That's the limited scenario. Cato's Pilon believes that replacing one liberal justice with a conservative could pave the way for a slow return to the Lochner Era -- a pre-New Deal period when the Supreme Court invalidated minimum wage and child labor laws as unconstitutional.
"Yes, but not for a while," the conservative scholar said. "Because there's just too much to roll back. The court could find Social Security unconstitutional tomorrow, and that would be a good thing, but that would be suicidal for them because many people depend on it. We didn't get into this mess overnight and we're not going to get out of it overnight."
Barnett -- whose advocacy for smaller government has landed him in conflict with both liberals and conservatives -- stresses that the conservative legal community's goals are about principle and not a legislative agenda.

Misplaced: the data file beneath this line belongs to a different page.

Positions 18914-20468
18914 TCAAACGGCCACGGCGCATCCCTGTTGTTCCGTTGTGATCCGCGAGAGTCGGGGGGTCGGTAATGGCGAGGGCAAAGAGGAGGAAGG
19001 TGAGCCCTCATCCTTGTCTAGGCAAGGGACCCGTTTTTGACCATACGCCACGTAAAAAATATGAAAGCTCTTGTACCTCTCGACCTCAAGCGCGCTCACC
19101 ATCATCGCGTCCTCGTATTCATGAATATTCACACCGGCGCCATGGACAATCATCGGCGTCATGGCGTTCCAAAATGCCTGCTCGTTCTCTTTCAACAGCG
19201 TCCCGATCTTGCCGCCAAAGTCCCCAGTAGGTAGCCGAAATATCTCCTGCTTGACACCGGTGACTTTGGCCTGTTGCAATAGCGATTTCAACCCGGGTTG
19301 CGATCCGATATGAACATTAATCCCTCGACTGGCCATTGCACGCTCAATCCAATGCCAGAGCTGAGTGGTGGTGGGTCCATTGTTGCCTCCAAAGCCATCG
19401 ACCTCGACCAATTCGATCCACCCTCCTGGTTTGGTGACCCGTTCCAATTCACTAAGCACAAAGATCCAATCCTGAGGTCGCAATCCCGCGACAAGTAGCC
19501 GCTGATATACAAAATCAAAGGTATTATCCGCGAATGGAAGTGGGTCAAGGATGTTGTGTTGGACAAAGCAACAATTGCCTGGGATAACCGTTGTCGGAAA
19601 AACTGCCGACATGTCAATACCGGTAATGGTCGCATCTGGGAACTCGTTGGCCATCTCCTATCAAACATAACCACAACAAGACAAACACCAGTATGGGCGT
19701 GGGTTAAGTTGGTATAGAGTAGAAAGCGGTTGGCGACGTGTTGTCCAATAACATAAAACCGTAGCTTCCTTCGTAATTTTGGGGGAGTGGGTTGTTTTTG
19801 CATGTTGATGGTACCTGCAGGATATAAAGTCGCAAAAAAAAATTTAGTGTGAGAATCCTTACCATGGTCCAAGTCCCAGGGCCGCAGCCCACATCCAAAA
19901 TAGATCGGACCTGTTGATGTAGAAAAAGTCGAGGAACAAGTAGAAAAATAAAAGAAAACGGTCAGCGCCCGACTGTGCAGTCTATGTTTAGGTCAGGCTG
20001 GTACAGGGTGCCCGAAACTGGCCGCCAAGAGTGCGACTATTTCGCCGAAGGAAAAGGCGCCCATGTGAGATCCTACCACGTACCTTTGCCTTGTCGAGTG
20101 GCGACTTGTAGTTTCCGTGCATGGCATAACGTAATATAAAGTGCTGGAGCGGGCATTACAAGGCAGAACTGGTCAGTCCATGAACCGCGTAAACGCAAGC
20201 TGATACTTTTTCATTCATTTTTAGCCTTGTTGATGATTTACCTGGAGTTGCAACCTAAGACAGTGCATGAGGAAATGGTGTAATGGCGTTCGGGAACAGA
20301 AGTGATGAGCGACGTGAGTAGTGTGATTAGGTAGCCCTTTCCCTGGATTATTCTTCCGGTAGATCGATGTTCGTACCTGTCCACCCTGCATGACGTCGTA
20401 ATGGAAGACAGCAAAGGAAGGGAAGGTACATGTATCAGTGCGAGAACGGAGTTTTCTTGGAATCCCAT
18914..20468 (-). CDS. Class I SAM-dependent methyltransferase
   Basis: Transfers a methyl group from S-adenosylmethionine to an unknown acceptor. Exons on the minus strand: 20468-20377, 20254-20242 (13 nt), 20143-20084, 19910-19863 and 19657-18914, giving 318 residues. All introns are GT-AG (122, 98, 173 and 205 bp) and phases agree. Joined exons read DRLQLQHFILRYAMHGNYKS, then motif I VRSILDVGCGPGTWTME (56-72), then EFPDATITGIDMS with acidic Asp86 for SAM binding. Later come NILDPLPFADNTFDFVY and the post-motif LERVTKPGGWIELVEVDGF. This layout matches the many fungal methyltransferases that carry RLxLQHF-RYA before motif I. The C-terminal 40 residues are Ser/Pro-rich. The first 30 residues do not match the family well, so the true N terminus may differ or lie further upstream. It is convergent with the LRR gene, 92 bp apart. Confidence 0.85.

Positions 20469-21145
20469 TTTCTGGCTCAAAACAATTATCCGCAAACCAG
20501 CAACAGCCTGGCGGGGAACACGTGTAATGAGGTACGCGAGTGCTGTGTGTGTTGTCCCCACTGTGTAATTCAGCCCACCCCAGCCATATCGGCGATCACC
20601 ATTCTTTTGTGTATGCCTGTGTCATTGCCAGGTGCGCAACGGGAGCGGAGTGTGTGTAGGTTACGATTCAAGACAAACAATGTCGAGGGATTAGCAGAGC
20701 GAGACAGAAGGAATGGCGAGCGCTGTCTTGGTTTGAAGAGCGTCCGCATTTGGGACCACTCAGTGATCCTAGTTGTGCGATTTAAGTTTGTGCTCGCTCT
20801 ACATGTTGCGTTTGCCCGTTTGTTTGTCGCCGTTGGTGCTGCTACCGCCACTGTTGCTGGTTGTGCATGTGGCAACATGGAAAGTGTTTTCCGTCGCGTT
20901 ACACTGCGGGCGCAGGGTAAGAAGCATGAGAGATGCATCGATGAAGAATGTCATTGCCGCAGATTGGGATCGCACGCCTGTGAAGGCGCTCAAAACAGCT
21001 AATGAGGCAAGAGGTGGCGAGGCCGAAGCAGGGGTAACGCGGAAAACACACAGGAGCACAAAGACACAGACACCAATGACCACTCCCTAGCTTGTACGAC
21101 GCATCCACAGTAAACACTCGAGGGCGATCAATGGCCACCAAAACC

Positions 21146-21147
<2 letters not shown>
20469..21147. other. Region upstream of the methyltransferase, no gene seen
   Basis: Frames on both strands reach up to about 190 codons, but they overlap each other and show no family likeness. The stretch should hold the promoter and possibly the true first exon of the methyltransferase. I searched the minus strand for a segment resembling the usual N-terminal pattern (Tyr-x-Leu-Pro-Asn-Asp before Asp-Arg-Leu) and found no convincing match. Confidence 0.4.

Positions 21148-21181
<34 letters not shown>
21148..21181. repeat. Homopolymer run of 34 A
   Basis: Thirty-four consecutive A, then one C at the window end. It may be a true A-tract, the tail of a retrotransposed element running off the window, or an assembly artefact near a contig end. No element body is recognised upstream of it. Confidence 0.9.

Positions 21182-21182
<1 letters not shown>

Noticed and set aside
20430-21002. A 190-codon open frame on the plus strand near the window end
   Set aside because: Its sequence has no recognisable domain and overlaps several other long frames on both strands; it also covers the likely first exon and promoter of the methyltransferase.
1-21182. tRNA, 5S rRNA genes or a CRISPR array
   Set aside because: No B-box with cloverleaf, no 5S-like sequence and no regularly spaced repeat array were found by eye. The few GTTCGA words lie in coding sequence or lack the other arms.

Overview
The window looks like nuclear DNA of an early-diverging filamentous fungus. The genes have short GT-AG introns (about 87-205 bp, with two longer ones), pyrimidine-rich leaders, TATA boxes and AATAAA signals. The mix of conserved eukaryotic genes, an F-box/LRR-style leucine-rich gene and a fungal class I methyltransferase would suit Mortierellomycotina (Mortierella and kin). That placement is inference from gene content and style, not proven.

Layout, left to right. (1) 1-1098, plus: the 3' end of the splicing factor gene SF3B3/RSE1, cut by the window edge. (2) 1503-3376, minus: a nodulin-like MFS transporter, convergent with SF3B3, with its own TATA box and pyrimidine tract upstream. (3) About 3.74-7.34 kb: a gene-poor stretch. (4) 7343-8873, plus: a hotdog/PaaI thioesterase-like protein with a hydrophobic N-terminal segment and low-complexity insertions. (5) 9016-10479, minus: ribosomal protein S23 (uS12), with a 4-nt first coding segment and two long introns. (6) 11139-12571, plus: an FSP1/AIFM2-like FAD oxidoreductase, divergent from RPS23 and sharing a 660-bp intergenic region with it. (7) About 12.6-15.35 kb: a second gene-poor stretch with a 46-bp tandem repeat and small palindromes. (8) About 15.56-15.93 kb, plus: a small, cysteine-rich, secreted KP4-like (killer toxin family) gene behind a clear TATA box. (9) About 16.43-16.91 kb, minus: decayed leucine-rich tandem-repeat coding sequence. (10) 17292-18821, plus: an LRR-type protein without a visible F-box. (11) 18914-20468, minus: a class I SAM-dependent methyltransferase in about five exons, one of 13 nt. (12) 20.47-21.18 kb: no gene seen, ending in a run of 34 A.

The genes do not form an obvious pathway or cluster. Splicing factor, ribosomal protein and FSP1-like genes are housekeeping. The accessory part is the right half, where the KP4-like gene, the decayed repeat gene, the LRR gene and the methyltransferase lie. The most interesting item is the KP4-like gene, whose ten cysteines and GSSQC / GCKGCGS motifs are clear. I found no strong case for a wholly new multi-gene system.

"I think that people who look at conservatives from the outside think this must be about a legislative agenda," he said. "It would be a mistake to think that. We want to see the text of the Constitution interpreted to hold Congress to its enumerated powers."
But that's exactly why a Romney presidency -- even a one-term presidency -- would pose a slow-release threat to key progressive accomplishments, and why small-government conservatives view his candidacy as a once-in-a-lifetime opportunity.
If Romney is elected president, Winkler says, "I think progressives should be very afraid and conservatives should be very hopeful."